How does the mass bend spacetime

Does gravity cause space-time to bend or IS gravity to bend space-time? [closed]

I think the correct answer should be that what we call gravity is a fictional force that we experience when we live in an accelerated frame of reference (as opposed to a sluggish one). In contrast to other forces, gravity disappears when the coordinates are changed. When a person is in a falling elevator, they experience a free fall, that is, they feel floating and they would conclude that they are not exposed to gravity. However, we at the surface of the earth would say that gravity is clearly causing the elevator to tumble towards the ground faster and faster.

Of course, the solution to this strange condition is that gravity is not a force at all. We live in a four-dimensional universe with a pseudo-Riemannian geometry, in which freely falling objects move along the geodesics or lines of the shortest space-time distance. Since the geometry (like the surface of a sphere) intrinsic may be curved, these geodesics are not what we consider straight lines. The person in the elevator moves along a geodesic, while we are accelerated on the surface of the earth and we are not moving along a geodesic. The space-time paths (or world lines) of the elevator and the floor below are not straight lines and will therefore cross at some point. This intersection is the point in spacetime where the elevator touches the ground.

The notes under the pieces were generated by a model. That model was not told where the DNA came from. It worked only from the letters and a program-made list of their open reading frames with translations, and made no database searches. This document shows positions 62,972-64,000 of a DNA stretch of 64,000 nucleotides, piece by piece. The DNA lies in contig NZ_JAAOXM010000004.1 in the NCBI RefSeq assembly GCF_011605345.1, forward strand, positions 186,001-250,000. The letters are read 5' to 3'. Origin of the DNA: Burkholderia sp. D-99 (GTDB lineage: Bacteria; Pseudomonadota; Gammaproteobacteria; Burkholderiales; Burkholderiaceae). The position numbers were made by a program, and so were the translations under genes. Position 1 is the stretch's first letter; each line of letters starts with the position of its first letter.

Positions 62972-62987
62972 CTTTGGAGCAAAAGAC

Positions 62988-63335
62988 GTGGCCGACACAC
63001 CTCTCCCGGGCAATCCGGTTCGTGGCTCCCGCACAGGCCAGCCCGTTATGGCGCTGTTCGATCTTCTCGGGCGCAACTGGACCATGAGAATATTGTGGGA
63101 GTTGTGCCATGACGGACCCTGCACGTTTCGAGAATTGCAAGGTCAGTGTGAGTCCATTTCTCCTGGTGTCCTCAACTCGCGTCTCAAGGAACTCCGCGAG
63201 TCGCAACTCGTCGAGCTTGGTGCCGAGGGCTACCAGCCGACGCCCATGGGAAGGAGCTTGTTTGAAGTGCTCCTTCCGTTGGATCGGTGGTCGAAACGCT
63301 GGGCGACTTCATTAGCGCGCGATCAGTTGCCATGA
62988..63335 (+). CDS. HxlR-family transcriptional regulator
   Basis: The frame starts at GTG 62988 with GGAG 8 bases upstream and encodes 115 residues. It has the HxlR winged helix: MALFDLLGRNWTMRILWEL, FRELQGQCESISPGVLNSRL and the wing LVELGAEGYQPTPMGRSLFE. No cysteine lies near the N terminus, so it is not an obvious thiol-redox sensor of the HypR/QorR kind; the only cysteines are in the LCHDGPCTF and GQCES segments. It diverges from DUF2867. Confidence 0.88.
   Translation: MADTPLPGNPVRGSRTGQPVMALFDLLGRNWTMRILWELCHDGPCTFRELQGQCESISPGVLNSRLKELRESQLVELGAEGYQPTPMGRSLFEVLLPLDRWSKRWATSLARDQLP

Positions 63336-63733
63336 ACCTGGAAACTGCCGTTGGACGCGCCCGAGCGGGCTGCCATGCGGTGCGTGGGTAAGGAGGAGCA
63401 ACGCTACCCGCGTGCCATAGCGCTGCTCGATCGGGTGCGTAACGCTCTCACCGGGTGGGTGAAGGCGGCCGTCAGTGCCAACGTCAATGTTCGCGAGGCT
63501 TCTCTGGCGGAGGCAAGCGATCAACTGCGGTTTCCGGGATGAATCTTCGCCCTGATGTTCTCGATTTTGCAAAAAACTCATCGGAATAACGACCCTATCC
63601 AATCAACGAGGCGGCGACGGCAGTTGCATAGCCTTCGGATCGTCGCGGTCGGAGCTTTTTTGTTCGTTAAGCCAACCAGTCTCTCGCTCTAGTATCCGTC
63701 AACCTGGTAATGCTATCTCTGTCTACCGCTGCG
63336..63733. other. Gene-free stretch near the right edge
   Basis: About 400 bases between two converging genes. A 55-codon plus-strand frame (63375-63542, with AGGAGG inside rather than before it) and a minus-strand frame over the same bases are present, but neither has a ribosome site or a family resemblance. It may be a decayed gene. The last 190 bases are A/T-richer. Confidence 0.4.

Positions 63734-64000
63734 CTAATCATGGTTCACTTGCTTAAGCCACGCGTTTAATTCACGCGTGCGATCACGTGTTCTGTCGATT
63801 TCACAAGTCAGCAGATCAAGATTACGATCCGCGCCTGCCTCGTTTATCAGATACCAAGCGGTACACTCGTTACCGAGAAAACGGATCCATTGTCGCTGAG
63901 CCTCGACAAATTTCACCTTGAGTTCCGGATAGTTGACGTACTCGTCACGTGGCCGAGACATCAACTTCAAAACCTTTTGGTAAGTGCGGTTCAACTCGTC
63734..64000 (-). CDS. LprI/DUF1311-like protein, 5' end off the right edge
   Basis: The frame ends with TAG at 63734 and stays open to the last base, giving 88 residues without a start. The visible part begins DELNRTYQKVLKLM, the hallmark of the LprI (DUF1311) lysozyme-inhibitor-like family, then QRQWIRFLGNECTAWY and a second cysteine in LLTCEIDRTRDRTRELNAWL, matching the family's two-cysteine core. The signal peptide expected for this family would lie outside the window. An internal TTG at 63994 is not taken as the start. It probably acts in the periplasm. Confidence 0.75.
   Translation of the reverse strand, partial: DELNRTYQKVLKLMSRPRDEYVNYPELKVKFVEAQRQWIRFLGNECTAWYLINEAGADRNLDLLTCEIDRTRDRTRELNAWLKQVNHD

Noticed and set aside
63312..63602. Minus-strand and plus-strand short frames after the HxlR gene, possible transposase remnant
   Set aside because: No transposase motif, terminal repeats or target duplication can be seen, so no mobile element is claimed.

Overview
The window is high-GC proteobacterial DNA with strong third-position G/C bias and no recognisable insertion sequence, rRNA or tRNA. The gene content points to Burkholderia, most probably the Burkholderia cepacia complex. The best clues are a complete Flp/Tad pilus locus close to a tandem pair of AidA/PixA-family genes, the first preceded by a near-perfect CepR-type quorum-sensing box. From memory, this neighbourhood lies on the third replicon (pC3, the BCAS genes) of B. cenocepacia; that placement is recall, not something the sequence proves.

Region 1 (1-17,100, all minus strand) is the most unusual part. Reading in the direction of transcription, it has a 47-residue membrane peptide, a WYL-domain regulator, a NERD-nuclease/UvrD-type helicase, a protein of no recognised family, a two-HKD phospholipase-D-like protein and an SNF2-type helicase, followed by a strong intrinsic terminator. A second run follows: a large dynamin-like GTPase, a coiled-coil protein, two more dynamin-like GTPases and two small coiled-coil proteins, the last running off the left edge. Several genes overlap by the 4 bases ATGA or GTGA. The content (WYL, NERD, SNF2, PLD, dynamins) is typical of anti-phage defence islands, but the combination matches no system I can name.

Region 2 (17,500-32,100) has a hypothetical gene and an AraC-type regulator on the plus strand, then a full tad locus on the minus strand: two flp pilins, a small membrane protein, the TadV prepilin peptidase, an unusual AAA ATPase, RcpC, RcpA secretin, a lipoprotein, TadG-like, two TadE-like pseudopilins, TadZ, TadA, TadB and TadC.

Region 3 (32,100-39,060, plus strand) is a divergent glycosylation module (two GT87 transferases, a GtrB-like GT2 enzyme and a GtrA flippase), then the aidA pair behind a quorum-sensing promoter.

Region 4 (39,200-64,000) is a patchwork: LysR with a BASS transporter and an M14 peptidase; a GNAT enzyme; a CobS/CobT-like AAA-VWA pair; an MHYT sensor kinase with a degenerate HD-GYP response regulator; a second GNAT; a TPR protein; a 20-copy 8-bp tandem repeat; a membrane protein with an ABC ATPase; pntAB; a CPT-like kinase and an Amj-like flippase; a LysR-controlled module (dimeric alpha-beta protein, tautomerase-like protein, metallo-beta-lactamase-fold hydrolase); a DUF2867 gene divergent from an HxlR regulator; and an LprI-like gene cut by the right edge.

One way to imagine this is to look at two ants walking along the lines of longitude on a globe. Longitudes are large circles and geodesics of the sphere. The two ants start at the equator at different degrees of longitude and travel due north at the same speed. Their paths are initially parallel to each other, but as they move along the curved surface the distance between them decreases until they eventually collide at the North Pole. It seems like there is a force that is pulling them together, but in fact the force is fictional. The reason they got closer is that on the sphere the geodesics converge and cross, unlike in flat space, where the geodesics are straight lines that never cross. If the globe is very large, the ants will never know they are moving on a curved surface and would conclude from this that there must be some force that is attracting them. This is the basic picture of how "gravity" works from a general relativity perspective.